Being Bad and Good with the Cast of Black Lightning

By
Photo by JBPHOTOGRAPHYLTD
Photo by JBPHOTOGRAPHYLTD

The cast of Black Lightning—Marvin Jones III, China McClain, Christine Adams, and Nafessa Williams—is bad, bad, bad. And by bad, I mean awesome. Thoughtful. Radiant and beautiful—like literally blinding to the naked eye. And full of joy, fierce pride, spirituality, and strength when talking about being at the vanguard of diversity in superheroes, specifically, and science fiction, generally—a fact acknowledged by an audience brimming with palpable gratitude on Friday in the Marriott Atrium Ballroom, which the cast repaid by bringing a cosplaying fan on stage.

“It’s terrible,” McClain said as they entered, joking. “We hate each other.”

Actually, as fans learned during the panel, the cast are a close-knit group that hopes the Black Lightning ride last for at least seven seasons, with their characters growing not just as metahumans but as a family learning to be a team. They also reflected on their place in the larger Arrowverse, pop culture, and the fabric of Atlanta, where the show—which will air its second season in October—is filmed (at DeKalb School of the Arts, among other locations).

Williams started the panel by saying it would be cool to work with all the women of the Arrowverse. “They could kick-it with us.”

Adams followed that, speaking in her natural British accent, which caught the audience unaware. “Oh, I’m English, by the way,” she exclaimed.

McClain, originally a Disney star who is currently in their Descendants franchise as a villain, discussed the difference between the two worlds she now occupies. “Disney is great,” she said. “But, Disney ain’t Freeland, you know what I’m sayin’?” Yet, she is enjoying playing a good and bad character simultaneously.  As for her Black Lightning alter ego—Jennifer—she’s excited to see her come into her own powers, which she will initially fight, and the possibility of her joining the Justice Society of America, after getting a “sick, sick suit” to aid her world-saving turn. For now, though, Jennifer “just wants to finish school, go to prom, college, meet a guy.”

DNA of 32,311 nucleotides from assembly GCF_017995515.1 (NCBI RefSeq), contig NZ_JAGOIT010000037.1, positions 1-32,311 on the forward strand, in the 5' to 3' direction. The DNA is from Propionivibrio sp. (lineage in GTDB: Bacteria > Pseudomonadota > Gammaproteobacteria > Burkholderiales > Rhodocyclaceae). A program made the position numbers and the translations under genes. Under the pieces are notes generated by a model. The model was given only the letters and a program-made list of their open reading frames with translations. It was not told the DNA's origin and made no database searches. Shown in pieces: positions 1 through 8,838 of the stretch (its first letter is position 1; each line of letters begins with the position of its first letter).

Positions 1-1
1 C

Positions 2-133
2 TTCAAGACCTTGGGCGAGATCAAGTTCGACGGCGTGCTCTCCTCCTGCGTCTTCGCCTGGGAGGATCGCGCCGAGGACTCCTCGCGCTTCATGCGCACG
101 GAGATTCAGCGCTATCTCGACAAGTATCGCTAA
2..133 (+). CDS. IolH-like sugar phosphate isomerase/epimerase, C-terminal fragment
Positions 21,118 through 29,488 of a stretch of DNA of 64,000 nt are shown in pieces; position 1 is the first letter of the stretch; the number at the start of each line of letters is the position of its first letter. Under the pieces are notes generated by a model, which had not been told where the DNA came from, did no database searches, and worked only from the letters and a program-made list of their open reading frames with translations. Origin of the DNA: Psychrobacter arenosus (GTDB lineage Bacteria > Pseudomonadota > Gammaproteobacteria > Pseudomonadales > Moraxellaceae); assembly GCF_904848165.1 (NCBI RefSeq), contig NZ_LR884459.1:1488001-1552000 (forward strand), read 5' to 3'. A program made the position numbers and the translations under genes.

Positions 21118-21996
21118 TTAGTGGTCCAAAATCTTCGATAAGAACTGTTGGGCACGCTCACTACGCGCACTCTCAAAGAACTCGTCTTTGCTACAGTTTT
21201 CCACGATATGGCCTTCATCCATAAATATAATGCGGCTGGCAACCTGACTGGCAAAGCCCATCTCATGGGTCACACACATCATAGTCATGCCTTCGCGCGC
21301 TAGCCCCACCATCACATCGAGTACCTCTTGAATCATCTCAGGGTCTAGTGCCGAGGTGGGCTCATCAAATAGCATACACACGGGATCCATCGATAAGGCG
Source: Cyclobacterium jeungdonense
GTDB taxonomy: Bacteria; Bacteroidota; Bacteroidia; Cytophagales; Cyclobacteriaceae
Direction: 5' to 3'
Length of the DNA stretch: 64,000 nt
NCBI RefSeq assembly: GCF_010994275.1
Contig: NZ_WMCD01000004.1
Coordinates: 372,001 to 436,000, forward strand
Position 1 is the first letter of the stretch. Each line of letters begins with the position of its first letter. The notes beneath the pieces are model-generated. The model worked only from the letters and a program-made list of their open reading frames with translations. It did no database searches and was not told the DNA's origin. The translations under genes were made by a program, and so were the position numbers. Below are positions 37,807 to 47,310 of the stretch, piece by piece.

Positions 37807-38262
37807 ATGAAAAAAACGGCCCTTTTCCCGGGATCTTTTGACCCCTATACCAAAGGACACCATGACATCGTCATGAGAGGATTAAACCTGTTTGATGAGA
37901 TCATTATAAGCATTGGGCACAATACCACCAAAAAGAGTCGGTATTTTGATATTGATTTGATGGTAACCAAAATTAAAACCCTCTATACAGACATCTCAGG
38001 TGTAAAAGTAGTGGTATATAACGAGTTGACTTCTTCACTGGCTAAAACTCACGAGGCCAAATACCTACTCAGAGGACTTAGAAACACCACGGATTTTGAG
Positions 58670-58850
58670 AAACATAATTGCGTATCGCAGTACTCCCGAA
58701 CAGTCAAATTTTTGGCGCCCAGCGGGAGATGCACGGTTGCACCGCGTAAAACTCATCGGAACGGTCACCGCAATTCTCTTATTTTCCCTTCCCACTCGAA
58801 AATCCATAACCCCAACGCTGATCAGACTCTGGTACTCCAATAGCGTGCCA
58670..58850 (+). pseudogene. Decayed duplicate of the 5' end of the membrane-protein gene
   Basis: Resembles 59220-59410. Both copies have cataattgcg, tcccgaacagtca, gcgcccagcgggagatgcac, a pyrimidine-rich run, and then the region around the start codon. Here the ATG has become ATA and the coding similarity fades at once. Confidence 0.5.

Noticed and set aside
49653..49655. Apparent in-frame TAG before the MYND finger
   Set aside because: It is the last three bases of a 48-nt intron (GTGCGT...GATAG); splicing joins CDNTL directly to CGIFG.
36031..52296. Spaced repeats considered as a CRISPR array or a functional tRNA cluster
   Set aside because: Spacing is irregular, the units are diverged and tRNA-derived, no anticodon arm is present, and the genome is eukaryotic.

On a more serious note, she talked about being a child actor, as the 20-year-old has been acting since 2005, in a “very adult industry,” citing God and her family for keeping her safe and grounded.

For Williams and McClain, the relationship with Adams, who plays their mother, was “instant” and “easy from the start” even though they never auditioned with her. Pointing at herself, Adams asked “How could you not love [this]?”

Though he doesn’t often act with them, Jones—who plays the villain Tobias Whale—calls her said that his sisters are an example on set of positivity and bring life to dialogue that “feels really real,” like actual parent/child interaction. Jones has not been acting long. He’s a musician and rapper that has ghostwritten for Snoop Dog and Dr. Dre, both of whom he praised for being generous in giving him credit for his work. Yet, he looms large as Tobias, who he called an atypical villain.

“Playing Tobias is hard in general ’cause I’m pulling from a place that is not me,” he said. To make it authentic and believable, he often goes “to those dark places” which is counter to his natural instinct to run toward the light. Which is why he’d probably like to see the character evolve into good, an idea he expressed. “I would hope,” he said, “I could come to dinner at the Pierce house.”